Headlines

EU finance ministers agreed small steps towards creating a eurozone budget after marathon talks failed to settle a longstanding Franco-Dutch dispute over how it should be funded, the Financial Times reported. After almost 12 hours of sometimes fraught negotiations in Luxembourg that ran into the early hours of Friday, ministers were only able to agree the broad purpose of the budget, while putting to one side questions over its financing and eventual size.

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Shares in Britain’s Kier fell more than 35% on Friday to a record low after the Times newspaper reported the construction and services group was rushing to sell its housebuilding business at a discount to cut mounting debt, Reuters reported. The report was the latest setback for the group, which has contracts for major projects including London’s Crossrail link, following a profit warning last week. The shares fell as much as 36.3% to 129 pence by 1415 GMT, the lowest since it listed in 1996, erasing all of the 24% gains made since Kier’s profit warning on June 3.

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A leading contender to head the European Central Bank has warned of “bleak” indications about the health of the global economy and said a breakdown in co-operation was paralysing officials’ ability to fight the next crisis, the Financial Times reported. Benoît Cœuré, a member of the executive board of the ECB, said in an interview that markets were sending a “quite alarming” message that was at odds with benign economic data. “The constellation of prices in the bond market paints a picture of the global economy which is very bleak,” Mr Cœuré told the Financial Times.

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Thousands of customers of two failed pension providers can now claim for losses after the Financial Services Compensation Scheme declared the firms in default, the Financial Times reported. GPC Sipp and Lifetime Sipp are the latest in a string of private pension operators to collapse, prompting a wave of compensation claims at the FSCS. The FSCS, which provides a safety net for customers of failed investment businesses, said it was accepting claims against GPC Sipp, which was placed into administration on Tuesday.

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Banca Popolare di Bari SCpA, an ailing Italian lender, is in advanced negotiations with an international credit fund over insuring its loans against default, seeking an easier way to reduce risk on its balance sheet, Bloomberg News reported. The potential transaction, known as a synthetic securitization, involves buying insurance from Christofferson Robb & Co, thereby transferring the risk of the loans going sour to the fund in return for a fee, according to people familiar with the talks.

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Turkey’s credit score slid deeper into junk as Moody’s Investors Service cut its assessment, citing an increasing risk of a balance of payments crisis and a government default, Bloomberg News reported. Turkey’s long-term issuer rating was lowered to B1 from Ba3 by Moody’s, the rating company said in a statement on Friday. The outlook on the rating is negative. Turkey is now four notches below investment grade, on par with Jordan, Greece, and Uzbekistan. “The balance of risk is firmly tilted to the downside,” Moody’s said.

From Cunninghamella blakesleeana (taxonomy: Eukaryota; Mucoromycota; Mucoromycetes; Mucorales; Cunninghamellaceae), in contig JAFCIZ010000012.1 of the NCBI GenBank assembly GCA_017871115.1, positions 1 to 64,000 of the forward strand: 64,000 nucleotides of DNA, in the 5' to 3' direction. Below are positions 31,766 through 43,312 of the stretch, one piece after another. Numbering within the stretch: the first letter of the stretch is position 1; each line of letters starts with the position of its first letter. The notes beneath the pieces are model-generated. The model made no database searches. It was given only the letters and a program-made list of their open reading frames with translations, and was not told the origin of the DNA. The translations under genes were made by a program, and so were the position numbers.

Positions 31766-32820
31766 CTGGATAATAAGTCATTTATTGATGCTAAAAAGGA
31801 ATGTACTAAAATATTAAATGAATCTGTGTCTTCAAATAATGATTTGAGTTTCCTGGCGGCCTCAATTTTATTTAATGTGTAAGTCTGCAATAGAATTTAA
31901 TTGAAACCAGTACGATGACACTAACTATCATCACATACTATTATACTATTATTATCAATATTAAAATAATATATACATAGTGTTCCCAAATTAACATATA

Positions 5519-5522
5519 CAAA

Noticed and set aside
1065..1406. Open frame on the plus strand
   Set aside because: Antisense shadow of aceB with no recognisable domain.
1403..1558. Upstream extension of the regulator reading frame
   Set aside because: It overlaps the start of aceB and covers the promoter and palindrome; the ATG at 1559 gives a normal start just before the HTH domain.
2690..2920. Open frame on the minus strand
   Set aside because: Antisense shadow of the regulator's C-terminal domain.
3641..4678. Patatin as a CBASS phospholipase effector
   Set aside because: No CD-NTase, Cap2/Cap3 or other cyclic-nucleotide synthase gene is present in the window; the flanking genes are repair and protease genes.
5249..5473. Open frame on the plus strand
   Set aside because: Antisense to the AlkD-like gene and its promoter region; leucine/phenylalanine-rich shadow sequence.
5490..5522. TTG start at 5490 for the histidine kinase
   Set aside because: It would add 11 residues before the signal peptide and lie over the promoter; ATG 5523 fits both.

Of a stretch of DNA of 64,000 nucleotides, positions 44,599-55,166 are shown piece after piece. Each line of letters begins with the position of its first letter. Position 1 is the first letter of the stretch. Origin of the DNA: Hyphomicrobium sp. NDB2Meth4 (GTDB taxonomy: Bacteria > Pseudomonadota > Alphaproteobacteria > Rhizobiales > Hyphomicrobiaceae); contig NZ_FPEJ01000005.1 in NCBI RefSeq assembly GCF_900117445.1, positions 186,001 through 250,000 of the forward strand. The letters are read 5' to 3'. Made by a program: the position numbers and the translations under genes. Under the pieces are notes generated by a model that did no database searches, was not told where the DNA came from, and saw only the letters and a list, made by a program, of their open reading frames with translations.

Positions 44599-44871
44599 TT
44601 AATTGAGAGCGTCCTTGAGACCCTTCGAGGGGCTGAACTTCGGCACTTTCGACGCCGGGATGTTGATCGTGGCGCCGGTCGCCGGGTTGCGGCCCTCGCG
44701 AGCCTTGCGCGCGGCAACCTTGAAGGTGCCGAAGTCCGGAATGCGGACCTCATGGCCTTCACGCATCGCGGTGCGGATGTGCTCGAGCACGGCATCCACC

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A Danish high court has increased the prison sentence for a former manager of OW Bunker’s Singapore arm to five years, after prosecutors appealed against the original 18-month sentence for actions that contributed to the marine fuel supplier’s collapse, Reuters reported. OW Bunker filed for bankruptcy in 2014 just eight months after listing in Copenhagen, partly due to losses on an estimated $120-$130 million credit line given by its Singapore-based arm to small local company, Tankoil Marine Services.

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Five potential investors showed up for the rescue of Italian fashion house Roberto Cavalli, the company said on Friday without naming the suitors, Reuters reported. The Tuscan company received three binding offers for taking over the whole group, one binding proposal for just some assets, as well as a non-binding expression of interest. In the next few days the board will look at the bids along with company’s main shareholder Clessidra, with the aim of choosing the best offer to ensure the industrial continuity of the luxury group, a source close to the matter said.

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Bond traders in China are rethinking counterparty risks as shock waves from a government takeover of a bank ripple through the country’s financial markets, Bloomberg News reported. It’s now getting harder for corporate bonds to be accepted as collateral for repo financing as lenders increasingly demand top quality bonds such as Chinese sovereign bills and policy bank notes as pledges. Traders are having second thoughts on taking even AAA rated short-term bank debt as security in the wake of last month’s seizure of Baoshang Bank Co.

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Just as India’s banks emerge from under a pile of bad loans to large energy, steel and other industrial companies, they are facing a new reckoning from the accelerating crisis in the country’s shadow banking sector, Bloomberg News reported. A year after a series of defaults by Infrastructure Leasing & Financial Services Ltd. forced the government to intervene and exposed weaknesses in the sector, the problems of India’s non-bank financial companies are entering a new phase. Other weaker lenders such as Dewan Housing Finance Corp. and Anil Ambani’s Reliance Capital Ltd.

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